I'm trying to understand the proof of Taylor's theorem from here:

I already made a question about the remainder part of the theorem and got an answer for it here: Remainder term in Taylor's theorem

My question is again about the remainder part of the theorem. In the wikipedia page it is stated that:

$$\int_a^x \frac{f^{(n+1)}(t)}{n!}(x-t)^n\;dt = -\left[ \frac{f^{(n+1)}(t)}{(n+1)n!}(x-t)^{n+1}\right]_a^x + \int_a^x \frac{f^{(n+2)}(t)}{(n+1)n!}(x-t)^{n+1}\;dt$$

$$=\frac{f^{(n+1)}(a)}{(n+1)!}(x-a)^{n+1}+ \int_a^x \frac{f^{(n+2)}(t)}{(n+1)!}(x-t)^{n+1}\;dt,$$

The last integral can be solved immediately, which leads to

$$R_n = f^{(n+1)}(\xi)\frac{(x-a)^{n+1}}{(n+1)!}$$

where $f$ is an $n+1$ times differentiable function on the open interval $(a,b), x\in(a,b)$.

The answer I was given used the Second mean-value theorem for the integral:


This is how the remainder term was solved by the user who answered my question. I'm satisfied with this answer, but I'm still wondering about the wikipedia's proof...it had a different approach and I'm interested about the phrase:

The last integral can be solved immediately, which leads to

My question is: How? Why does:

$$\frac{f^{(n+1)}(a)}{(n+1)!}(x-a)^{n+1}+ \int_a^x \frac{f^{(n+2)}(t)}{(n+1)!}(x-t)^{n+1}\;dt = f^{(n+1)}(\xi)\frac{(x-a)^{n+1}}{(n+1)!}=:R_n$$

Another question: Why does this statement involve the $f^{(n+2)}(t)$? I thought $f$ was supposed to be only $n+1$ times differentiable...or does $f^{(n+2)}(t)=0$? If yes, then does this mean that:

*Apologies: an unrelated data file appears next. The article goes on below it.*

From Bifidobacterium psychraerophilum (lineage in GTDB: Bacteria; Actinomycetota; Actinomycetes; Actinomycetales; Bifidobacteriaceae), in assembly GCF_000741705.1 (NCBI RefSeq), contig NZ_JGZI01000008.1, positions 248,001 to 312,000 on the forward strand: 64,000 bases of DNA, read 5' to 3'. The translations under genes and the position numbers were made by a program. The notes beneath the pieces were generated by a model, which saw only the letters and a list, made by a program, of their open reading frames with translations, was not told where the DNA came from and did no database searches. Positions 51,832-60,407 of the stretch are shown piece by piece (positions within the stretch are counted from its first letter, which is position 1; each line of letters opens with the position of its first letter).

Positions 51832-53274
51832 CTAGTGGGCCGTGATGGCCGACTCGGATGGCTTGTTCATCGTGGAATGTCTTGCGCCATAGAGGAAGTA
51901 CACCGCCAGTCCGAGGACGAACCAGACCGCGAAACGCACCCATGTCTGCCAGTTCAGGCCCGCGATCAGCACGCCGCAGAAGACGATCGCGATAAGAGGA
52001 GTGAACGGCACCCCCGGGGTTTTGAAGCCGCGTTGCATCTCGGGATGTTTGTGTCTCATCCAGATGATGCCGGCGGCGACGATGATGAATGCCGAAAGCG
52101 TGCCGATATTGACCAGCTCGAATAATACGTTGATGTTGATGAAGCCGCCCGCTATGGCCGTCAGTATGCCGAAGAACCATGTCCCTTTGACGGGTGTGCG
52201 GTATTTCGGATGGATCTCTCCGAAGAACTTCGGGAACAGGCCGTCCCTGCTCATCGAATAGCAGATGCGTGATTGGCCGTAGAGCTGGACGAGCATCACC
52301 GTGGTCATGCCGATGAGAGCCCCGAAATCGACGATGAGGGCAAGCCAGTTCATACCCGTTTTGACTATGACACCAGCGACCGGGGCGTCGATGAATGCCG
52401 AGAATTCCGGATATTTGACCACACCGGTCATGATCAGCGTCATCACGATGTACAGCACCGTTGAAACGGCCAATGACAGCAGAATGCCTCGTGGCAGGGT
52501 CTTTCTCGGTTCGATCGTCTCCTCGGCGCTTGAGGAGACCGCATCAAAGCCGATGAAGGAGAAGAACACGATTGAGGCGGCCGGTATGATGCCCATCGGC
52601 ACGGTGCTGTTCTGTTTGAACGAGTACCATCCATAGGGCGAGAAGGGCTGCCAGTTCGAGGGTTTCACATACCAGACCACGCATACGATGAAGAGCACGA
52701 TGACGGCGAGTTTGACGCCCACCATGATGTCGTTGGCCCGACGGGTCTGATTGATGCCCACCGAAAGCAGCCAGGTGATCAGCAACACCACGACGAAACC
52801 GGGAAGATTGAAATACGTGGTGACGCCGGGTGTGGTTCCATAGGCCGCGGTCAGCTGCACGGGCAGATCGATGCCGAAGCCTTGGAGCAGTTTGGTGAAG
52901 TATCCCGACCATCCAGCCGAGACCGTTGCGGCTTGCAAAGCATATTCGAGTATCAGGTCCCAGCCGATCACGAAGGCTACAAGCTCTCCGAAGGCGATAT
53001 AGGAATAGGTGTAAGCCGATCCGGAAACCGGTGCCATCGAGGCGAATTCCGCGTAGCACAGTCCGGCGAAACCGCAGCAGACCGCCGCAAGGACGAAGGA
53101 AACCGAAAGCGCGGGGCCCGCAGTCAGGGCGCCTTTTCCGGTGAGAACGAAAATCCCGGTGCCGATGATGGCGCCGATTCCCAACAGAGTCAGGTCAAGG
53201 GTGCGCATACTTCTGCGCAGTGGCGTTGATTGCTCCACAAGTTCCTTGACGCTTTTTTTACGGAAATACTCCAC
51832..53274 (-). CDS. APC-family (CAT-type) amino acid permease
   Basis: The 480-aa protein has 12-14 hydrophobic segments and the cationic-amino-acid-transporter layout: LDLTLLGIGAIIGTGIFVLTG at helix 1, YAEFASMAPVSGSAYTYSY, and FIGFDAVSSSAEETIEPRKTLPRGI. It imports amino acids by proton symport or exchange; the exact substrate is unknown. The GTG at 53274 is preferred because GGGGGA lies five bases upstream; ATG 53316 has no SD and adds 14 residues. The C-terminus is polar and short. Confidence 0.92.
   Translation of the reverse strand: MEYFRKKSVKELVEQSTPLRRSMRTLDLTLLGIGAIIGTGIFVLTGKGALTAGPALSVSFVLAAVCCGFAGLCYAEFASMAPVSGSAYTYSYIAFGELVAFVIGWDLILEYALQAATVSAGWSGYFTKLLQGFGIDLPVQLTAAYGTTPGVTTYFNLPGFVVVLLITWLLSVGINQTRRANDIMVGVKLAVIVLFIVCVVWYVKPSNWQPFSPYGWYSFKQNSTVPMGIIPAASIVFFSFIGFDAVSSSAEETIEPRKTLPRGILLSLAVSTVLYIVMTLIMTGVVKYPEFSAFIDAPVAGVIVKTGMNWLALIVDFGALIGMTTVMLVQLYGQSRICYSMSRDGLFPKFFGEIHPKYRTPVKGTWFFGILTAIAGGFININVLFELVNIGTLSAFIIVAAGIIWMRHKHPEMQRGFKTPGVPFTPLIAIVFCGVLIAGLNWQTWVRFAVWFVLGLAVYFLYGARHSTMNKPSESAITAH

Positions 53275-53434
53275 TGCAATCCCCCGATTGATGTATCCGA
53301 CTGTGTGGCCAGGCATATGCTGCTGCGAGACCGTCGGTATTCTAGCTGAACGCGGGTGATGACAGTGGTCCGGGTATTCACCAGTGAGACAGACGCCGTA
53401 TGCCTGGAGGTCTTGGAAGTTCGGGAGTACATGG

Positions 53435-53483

$$\frac{f^{(n+1)}(a)}{(n+1)!}(x-a)^{n+1} = \frac{f^{(n+1)}(\xi)}{(n+1)!}(x-a)^{n+1} ?$$

Hope my questions is clear =) Thank you for any help! Please let me know if you need more information. All the details are found on the wikipedia page

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The author of the Taylor's Theorem proof was proving the integral form of the remainder as stated at the beginning. The author proceeded by induction on the degree of smoothness, $n$. This is why the $n+2$ appears because in demonstrating the inductive case he assume that $f$ is $(n+1)+1$ times differentiable. I'm afraid I can't clear up the comment on why the last integral can be solved immediately. If you are willing to add the hypothesis that $f^{(k+1)}$ is continuous then you can use, what I know as, the First Mean Value Theorem of Integration to obtain the last portion of the proof you read (http://en.wikipedia.org/wiki/Mean_value_theorem). In the other answer you received this was known as the Second Mean Value Theorem of Integration.

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  • $\begingroup$ +1 Thank you for your help! =) The proof is confusing to me, because first it is stated that $f$ is $n+1$ times differentiable and then right after it is assumed that it is $n+2$ times differentiable... :/ Appreciate your help! =) $\endgroup$ – jjepsuomi Jul 16 '14 at 8:57
  • $\begingroup$ P.S. can by any chance explain to me (or show me the steps), why: $\frac{f^{(n+1)}(a)}{(n+1)!}(x-a)^{n+1}+ \int_a^x \frac{f^{(n+2)}(t)}{(n+1)!}(x-t)^{n+1}\;dt = f^{(n+1)}(\xi)\frac{(x-a)^{n+1}}{(n+1)!}=:R_n$? This is what interests me the most =) $\endgroup$ – jjepsuomi Jul 16 '14 at 8:59
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    $\begingroup$ Remember that the $n+2$ only arose due to the induction argument. Assuming $n+1$ derivatives (and continuity of the $n+1$ derivative) then you just apply the First Mean value Theorem of Integration to $\int_{a}^{x}f^{(n+1)}(t)\frac{(x-t)^{n}}{n!}dt$. So take $f^{(n+1)}(x)$ as your continuous function and $\frac{(x-a)^{n}}{n!}$ as your non-negative function and apply the First Mean Value Theorem of Integration. $\endgroup$ – user71352 Jul 16 '14 at 9:04
  • $\begingroup$ +1 Thank you =) I think that cleared it up, the wiki-proof is still a bit in the dark x) But I got it =) $\endgroup$ – jjepsuomi Jul 16 '14 at 9:06
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    $\begingroup$ You're welcome. $\endgroup$ – user71352 Jul 16 '14 at 9:06

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